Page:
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Extractions; a brief guide from our dentist


When you have a tooth or teeth which are decayed or damaged beyond standard repair (such as fillings or crowns), then it may be advised that you have an extraction.

And while you may think that having a tooth extracted is fairly straightforward, there are a few things that can complicate the process and of course, there are some aftercare tips that you need to know to ensure that you heal correctly.

At Buttercup 7 Day Dental, we pride ourselves on our patient care and will always aim to make sure that you know the ins and outs of the procedure that our dentist in Glasgow is going to perform. We will guide you through the aftercare, and will even be there for you to answer questions as and when you need us. Great!

Here, our dentist in Glasgow offers a simple guide to dental extractions and what you need to know about this dental procedure.

Why are teeth removed?

There are several reasons why our dentist in Glasgow may choose to remove a tooth or teeth.

As mentioned before, there may be an issue surrounding extensive decay or damage after which the tooth cannot be restored.

Alternatively, you may be about to undertake a brace or aligner to correct misalignment and you may need to have a tooth removed to make room for the rearrangement of your teeth. Also, if you have wisdom teeth coming in, there is a high chance (80%) that one of them or all of them will need to be extracted. Depending on the reasons behind the extraction, you may need either a simple or surgical extraction.

Simple extraction

As the name suggests, a simple extraction occurs when our team can remove a tooth simply and without any specific tools or incisions. This type of extraction is usually performed on teeth that need extracting due to orthodontic requirements, or those that have been badly damaged beyond repair. You may also undertake a simple extraction due to decay.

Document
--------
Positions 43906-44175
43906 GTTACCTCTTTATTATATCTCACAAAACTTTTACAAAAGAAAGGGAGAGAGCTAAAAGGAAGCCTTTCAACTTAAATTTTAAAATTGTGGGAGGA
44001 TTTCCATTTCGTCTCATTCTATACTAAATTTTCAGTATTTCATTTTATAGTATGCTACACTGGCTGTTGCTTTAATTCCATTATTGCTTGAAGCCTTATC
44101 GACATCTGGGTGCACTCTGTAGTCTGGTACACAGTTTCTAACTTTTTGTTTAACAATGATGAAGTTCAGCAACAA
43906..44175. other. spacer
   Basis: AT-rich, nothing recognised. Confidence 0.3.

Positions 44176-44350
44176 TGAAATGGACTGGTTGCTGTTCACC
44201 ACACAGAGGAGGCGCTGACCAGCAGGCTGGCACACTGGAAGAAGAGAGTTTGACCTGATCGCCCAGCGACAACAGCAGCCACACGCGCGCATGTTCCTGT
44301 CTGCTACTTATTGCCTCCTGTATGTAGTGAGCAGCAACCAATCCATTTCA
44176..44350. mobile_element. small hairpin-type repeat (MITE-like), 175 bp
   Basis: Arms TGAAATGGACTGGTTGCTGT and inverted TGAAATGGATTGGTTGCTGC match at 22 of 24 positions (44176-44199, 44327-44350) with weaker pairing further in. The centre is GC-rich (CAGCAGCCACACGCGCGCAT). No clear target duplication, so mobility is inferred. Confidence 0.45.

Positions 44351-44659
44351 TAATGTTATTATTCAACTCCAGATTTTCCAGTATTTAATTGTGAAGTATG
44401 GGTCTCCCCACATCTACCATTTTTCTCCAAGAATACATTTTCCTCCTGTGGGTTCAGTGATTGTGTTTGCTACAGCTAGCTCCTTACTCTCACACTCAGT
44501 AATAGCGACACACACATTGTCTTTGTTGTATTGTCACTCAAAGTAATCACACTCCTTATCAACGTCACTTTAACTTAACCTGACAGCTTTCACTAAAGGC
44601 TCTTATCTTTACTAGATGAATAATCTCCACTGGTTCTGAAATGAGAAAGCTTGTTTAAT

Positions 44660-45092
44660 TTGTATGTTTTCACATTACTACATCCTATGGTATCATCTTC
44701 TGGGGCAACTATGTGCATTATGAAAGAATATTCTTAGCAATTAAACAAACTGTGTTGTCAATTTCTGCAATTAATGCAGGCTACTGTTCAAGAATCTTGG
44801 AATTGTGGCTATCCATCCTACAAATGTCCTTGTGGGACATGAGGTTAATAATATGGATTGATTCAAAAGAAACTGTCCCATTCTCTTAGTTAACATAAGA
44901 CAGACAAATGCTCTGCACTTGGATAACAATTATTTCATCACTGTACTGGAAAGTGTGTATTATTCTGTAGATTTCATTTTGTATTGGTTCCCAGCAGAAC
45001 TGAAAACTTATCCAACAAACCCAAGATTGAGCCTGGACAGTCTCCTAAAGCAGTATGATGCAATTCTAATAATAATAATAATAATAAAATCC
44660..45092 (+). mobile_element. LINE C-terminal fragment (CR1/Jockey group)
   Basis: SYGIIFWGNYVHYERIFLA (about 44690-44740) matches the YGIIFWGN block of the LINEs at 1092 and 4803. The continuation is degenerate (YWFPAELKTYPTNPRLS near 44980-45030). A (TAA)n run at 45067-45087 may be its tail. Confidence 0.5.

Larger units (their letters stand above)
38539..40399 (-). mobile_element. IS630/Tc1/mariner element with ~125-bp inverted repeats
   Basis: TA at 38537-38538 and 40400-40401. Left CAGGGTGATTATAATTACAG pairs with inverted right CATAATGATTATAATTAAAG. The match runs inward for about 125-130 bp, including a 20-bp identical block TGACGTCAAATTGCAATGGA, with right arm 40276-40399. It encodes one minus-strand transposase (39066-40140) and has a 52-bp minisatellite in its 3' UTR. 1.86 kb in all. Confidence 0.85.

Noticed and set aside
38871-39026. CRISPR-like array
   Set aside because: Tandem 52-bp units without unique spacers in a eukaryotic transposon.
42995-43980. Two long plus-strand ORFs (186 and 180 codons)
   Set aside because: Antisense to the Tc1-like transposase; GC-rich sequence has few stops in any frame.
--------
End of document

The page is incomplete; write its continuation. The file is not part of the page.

Surgical extraction

At the other end of the spectrum is surgical extraction.

If you have a tooth that has broken or decayed and has been left for a long time, then surgical extraction may be needed to remove the gum that may have grown over it. Also, in the event of removing wisdom teeth, these are often quite complex due to having long, entangled roots, which can require surgical techniques to remove.

Following a surgical extraction, you are likely to require stitches.


In the first 24 hours following any extraction, aim to keep the extraction site clean by rinsing it with saltwater. Do not poke it with your tongue as you may encourage dry socket to form.

Take pain relief as and when you need it and keep an eye out for signs of infection.

Possible complications

Following extraction, there is going to be some soreness, so take care to not aggravate the site. There is also a risk of infection, so if you notice extreme discomfort, reddening, discolouration, swelling or a fever, then seek urgent medical help.

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